Perspectives: Services Integration and Management (SIAM)

Buzz words garner a lot of publicity in a short duration of time. SIAM is one of the chief words that is making a lot of noise around. In this article, I will explain SIAM with a different spin to it.


ITIL is well known today than what it was ten years back. Back then, it was a buzz word. ITIL is a full-fledged complete framework that provides the good practices towards the service lifecycle.

When ITIL was framed, the practice of customers dealing with multiple service providers was not fashionably in vogue. A single service provider, either internal or external used to take care of everything, so there was never a dire need to manage service provider.

As the competition between the service providers became intense, the customer started to smell cheese and a real benefit to be usurped with keeping multiple service providers on tenterhooks.

While the customer benefited from multiple service providers, the competition to outdo on another, and the value add they brought to the table, a new problem emerged. A management layer to keep tabs on the service providers, especially when they had to work together to achieve certain service related goals.

SIAM was born.

SIAM – Old Wine in New Bottle

Around ten years back, we started to see a situation where maybe a couple of service providers used to provide all the services that were needed for a customer. And one of the service providers, the one who had more business, had an additional role to act as a service role.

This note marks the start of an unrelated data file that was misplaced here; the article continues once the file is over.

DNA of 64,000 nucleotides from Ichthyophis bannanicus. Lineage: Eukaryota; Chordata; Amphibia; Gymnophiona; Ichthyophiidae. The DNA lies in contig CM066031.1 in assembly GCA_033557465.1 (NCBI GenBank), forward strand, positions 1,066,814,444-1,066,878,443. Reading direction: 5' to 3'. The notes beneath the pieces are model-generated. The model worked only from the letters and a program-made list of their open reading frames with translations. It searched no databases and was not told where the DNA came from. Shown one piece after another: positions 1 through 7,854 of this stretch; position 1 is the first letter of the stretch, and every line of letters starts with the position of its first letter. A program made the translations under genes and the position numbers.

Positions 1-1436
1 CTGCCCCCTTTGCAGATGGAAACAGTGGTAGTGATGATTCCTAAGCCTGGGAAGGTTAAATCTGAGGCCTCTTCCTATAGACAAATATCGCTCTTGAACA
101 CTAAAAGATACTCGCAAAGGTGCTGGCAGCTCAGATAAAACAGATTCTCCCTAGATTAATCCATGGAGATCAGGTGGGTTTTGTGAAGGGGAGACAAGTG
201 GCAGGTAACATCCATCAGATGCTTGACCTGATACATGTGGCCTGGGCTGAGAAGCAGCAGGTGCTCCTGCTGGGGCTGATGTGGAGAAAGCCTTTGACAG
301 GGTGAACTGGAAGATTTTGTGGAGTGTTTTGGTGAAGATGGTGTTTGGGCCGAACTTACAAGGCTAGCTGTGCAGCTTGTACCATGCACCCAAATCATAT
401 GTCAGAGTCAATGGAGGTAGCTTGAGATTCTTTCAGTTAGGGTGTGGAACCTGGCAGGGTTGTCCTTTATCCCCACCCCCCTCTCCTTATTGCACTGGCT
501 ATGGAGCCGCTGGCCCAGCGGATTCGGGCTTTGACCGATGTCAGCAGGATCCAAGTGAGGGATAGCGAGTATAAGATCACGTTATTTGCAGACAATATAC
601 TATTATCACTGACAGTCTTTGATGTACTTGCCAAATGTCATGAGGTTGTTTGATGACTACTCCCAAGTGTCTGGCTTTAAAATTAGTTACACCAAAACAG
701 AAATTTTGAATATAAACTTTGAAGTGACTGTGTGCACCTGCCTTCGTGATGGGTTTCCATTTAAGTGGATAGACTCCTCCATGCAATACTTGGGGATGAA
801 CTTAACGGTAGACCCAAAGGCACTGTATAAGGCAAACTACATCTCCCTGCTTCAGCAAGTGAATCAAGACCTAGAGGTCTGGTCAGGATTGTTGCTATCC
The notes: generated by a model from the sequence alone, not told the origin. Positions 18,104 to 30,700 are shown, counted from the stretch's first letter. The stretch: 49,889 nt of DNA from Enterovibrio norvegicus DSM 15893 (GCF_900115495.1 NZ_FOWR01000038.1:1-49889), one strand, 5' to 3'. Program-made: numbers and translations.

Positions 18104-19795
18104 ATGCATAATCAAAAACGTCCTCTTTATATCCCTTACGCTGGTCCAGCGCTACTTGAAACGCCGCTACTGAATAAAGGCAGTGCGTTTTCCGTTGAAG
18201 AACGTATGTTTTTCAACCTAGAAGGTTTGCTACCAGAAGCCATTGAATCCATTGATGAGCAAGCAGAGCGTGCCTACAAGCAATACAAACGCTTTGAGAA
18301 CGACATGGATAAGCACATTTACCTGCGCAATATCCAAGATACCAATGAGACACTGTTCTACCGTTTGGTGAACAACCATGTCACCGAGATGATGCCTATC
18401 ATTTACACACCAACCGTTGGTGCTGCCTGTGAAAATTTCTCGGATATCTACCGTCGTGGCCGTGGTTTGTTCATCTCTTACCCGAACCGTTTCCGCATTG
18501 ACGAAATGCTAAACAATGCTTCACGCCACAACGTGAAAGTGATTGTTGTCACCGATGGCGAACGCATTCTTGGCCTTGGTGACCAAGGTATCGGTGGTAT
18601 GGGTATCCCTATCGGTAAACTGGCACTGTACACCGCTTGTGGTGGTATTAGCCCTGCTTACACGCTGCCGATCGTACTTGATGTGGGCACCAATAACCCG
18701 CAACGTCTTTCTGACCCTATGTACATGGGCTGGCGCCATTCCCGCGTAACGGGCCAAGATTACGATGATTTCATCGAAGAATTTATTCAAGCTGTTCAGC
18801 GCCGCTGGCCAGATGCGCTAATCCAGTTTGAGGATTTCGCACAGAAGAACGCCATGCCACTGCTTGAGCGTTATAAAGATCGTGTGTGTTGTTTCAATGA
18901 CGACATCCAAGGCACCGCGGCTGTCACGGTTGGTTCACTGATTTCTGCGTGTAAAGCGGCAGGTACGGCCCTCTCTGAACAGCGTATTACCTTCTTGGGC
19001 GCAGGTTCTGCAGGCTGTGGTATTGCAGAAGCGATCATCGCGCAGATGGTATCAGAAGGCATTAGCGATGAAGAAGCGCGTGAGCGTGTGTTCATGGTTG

The service integrator’s role was simple. Act as a bond between the service providers to deliver services, and act like a customer when you need to.

This role of an integrator which started as a practice and as an experiment in some organizations started to get a definite shape, form and meaning.

The SIAM we hear of today is the service integrator of the yesteryears – old wine in a new bottle.

SIAM – Perspectives

I see SIAM through a lens that refracts the ITIL vision from a varying angle. It is an alter-ego of ITIL. I call it perspectives. SIAM is a perspective of ITIL.

When you design SIAM, you are implementing ITIL from the perspective of integration, collaboration, convergence, communication and synergy.

When multiple service providers are in play, there are new problems. The objective of SIAM is to pre-empt the problems and find a favorable solution.

Reiterating, there is new under the ITIL’s sun that is in SIAM, but the perspective it presents is valuable today, and the methodology is worth investing, for it is the new seed that is bound to grow rich dividends.

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